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One of the unsung game changing guns that made giant strides in civilizing the west is the Sharpes model 1863-1868 carbine. First used in the civil war as a linen cartridge gun, then converted to the first widely used center fired US military cartridge the 50-70 Government. The conversions were sent out west with the calvary and sold to the Texas Rangers. After the army adopted the Springfield model 1873, these Sharpes carbine were sold for next to nothing to the settlers, wagon trains, trappers, gold prospectors, ect. Ammunition was free at many army forts if the ammo was used to shoot buffalo or the indians. Not politically correct these days. However a rifle that can truely take its rightful place in the list of the true guns that won the west.

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Old 07-08-2012, 07:12 PM   #55
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My great great gpa worked for the UP Railroad around Fort Wallace, Kansas as it was built west into Colorado in 1870. He shot buffalo to feed the rail workers and the 400 or so soldiers at the fort. Fort Wallace supplied him with the ammo, and he was paid $1 per head to kill buffalo. His writings say he killed about 70 head per day. He used the .50-70 Smith Conversion that I posted. Figure the time value of money on that.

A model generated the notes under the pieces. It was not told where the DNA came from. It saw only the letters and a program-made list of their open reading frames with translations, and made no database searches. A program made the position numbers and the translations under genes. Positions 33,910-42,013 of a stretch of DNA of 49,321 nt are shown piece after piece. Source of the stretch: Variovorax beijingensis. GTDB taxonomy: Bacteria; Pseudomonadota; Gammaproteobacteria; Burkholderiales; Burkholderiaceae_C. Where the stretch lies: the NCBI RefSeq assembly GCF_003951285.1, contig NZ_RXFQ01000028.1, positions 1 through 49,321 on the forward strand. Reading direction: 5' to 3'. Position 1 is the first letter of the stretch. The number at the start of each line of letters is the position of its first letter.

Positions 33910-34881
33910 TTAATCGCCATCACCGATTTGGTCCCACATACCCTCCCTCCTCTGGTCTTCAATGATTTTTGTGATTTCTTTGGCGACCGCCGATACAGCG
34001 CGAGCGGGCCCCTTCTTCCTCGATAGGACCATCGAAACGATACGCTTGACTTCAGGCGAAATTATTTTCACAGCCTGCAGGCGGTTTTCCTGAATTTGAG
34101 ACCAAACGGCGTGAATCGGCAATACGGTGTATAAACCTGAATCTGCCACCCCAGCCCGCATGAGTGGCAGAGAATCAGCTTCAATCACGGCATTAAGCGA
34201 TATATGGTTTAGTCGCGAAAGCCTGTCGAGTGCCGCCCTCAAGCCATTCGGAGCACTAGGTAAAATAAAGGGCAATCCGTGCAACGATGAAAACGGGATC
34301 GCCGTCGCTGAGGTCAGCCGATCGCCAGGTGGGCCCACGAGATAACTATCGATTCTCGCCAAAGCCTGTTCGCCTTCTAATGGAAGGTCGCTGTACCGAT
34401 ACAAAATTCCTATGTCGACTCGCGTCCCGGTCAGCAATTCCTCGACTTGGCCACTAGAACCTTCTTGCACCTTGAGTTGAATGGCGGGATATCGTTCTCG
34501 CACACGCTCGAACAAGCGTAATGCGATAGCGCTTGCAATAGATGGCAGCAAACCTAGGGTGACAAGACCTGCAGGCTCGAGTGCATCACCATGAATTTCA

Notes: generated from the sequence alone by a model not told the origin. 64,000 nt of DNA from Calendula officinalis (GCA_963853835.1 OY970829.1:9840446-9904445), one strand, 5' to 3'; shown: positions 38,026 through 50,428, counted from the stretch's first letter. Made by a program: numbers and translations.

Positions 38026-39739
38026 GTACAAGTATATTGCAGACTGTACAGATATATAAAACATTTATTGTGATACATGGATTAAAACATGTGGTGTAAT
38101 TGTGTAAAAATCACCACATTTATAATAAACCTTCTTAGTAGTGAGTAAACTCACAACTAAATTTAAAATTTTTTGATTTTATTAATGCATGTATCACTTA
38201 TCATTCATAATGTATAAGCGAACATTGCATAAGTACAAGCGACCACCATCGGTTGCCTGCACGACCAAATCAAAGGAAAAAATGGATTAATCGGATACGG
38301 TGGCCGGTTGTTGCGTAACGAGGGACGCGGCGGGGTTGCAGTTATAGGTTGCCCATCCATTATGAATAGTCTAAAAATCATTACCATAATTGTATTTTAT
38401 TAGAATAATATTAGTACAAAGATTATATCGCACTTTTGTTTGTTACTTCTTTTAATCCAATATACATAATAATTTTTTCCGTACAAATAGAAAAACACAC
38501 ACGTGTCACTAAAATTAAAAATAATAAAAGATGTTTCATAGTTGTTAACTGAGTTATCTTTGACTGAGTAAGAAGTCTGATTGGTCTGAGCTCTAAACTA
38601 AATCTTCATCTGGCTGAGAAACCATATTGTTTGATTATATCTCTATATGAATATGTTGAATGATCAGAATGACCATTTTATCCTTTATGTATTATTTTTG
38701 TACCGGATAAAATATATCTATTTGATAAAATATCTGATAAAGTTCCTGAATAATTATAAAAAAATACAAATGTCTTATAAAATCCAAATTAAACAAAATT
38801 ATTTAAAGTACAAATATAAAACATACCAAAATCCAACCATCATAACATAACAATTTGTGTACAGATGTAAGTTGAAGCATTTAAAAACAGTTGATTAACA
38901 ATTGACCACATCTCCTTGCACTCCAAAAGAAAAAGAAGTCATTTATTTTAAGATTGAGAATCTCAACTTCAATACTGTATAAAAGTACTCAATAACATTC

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Old 07-08-2012, 10:32 PM   #56
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I wish I had one... Those bolts are the smoothest, and I like how they reload, you dont even have to open the bolt...

If im not mistaken, It was the 1903 that "stole" the Mauser clip design. Our Krags were no match for the Mauser, it could be reloaded quicker than our Krag. So we made our own "Mauser" the 1903, Pretty much a combination of a Mauser and Krag, we kept the Mag cut-off and bolt design, but the rest was pretty much Mauser... The US even had to pay Mauser for the design of the '03..